Splitting a Therapeutic Dose of Thioguanine May Avoid Liver Toxicity and Be an Efficacious Treatment for Severe Inflammatory Bowel Disease: A 2-Center Observational Cohort Study


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Abstract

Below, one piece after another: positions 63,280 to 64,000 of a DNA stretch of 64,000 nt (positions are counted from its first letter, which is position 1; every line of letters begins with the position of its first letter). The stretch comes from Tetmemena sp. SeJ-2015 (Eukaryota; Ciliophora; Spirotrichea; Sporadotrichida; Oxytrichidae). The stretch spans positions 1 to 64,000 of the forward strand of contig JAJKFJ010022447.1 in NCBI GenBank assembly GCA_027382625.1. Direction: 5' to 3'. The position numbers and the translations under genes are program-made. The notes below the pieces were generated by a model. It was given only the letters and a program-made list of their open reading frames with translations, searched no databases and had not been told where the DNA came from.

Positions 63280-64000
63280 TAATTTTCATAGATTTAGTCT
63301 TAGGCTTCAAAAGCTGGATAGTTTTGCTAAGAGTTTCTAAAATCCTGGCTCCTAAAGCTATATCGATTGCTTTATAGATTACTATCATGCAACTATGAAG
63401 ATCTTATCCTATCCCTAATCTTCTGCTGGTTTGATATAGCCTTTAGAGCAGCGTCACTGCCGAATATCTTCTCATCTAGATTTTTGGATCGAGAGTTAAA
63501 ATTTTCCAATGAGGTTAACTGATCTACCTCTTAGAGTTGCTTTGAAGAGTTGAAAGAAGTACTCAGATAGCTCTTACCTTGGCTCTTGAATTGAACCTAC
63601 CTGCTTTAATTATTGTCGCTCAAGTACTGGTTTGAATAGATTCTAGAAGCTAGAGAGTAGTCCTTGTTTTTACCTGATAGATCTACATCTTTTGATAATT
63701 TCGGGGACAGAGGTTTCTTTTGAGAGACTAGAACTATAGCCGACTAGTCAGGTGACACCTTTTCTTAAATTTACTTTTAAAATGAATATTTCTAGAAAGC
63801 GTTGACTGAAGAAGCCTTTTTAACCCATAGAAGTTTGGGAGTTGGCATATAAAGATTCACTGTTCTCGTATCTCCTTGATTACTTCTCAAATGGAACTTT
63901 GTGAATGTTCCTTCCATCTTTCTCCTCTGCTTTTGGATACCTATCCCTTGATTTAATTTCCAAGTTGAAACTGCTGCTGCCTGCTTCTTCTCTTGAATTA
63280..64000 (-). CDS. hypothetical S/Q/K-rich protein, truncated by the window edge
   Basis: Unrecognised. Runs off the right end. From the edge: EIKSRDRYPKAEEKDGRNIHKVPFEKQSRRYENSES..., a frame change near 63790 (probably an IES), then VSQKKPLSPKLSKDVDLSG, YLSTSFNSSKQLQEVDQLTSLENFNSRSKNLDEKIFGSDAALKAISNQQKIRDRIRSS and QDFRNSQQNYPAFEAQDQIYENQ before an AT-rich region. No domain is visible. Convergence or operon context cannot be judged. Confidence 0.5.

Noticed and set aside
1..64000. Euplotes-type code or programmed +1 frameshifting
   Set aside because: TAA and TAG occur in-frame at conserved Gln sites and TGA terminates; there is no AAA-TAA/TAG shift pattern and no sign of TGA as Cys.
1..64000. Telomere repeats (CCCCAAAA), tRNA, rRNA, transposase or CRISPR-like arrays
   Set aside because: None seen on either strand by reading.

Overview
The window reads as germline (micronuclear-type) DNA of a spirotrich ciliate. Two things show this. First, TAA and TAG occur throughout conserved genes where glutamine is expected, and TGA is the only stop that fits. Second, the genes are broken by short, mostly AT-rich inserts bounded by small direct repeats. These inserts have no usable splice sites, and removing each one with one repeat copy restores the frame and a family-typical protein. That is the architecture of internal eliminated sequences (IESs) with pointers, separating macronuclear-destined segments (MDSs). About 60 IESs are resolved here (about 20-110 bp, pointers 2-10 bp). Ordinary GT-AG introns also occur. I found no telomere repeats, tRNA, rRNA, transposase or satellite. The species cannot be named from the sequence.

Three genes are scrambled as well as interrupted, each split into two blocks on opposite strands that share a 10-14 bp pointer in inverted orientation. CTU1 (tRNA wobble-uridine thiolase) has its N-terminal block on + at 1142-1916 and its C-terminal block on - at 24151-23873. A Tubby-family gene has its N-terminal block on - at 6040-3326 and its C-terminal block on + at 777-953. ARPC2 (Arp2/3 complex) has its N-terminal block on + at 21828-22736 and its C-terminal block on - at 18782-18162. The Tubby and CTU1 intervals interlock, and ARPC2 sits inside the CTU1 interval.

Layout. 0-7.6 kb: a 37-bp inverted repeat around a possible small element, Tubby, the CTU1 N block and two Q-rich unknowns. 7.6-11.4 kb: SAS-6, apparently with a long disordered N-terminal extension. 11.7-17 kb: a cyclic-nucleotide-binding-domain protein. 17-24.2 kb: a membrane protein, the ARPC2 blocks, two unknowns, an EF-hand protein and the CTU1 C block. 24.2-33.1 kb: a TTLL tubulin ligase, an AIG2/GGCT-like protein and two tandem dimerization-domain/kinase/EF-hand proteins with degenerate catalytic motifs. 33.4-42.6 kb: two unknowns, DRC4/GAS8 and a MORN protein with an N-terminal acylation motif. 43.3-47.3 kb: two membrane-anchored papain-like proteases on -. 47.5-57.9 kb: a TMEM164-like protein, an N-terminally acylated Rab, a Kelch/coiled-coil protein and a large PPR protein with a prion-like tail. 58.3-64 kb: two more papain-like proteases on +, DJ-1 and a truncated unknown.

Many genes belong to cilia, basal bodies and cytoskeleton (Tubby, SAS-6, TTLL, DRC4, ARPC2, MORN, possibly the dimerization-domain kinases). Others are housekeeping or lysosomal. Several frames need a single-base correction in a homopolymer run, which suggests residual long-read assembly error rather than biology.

Background:Thioguanine (TG) is a treatment for inflammatory bowel disease, but association with nodular regenerative hyperplasia has restricted its use. We conjectured that splitting a therapeutic daily dose of TG would be efficacious and should avoid liver toxicity.Methods:We report on 62 patients with severe inflammatory bowel disease not responding to prednisolone, conventional thiopurines, biologics, or calcineurin inhibitors. Patients were prescribed oral split-daily TG to avoid individual doses >0.3 mg/kg. Data on concomitant medication, clinical efficacy measured by Harvey–Bradshaw Index for Crohn's, or Simple Clinical Colitis Score for ulcerative/indeterminate colitis (UC), and some paired endoscopies were available. Safety was followed clinically and with bloods at 2 centers. All patients at the U.K. center had a liver biopsy or magnetic resonance imaging after 6 months. Twenty-one patients had serial ultrasounds at the Australian center.Results:At 6 months, 19/21 of patients with Crohn's disease and 27/38 with ulcerative colitis had improved clinical activity. At study end, 53% of patients maintained improved clinical activity of steroids. Median duration of TG was 8 (0.3–45) months, median dose was 0.6 (0.3–1) mg/kg per day. Previous thiopurine-related adverse reactions were not encountered. Twenty-nine patients withdrew because of loss to follow-up, medical adverse events, or surgery. Possible early nodular regenerative hyperplasia was found on liver biopsy in 1 patient who was heterozygote deficient for thiopurine methyltransferase; the TG dose was lowered. TG was discontinued in a patient with nodular regenerative hyperplasia and concomitant antiphospholipid syndrome. There was 1 successful term pregnancy; cord blood and breast milk TG were low.Conclusions:Split-dose TG seemed well tolerated and efficacious in this retrospective study of patients with difficult inflammatory bowel disease.

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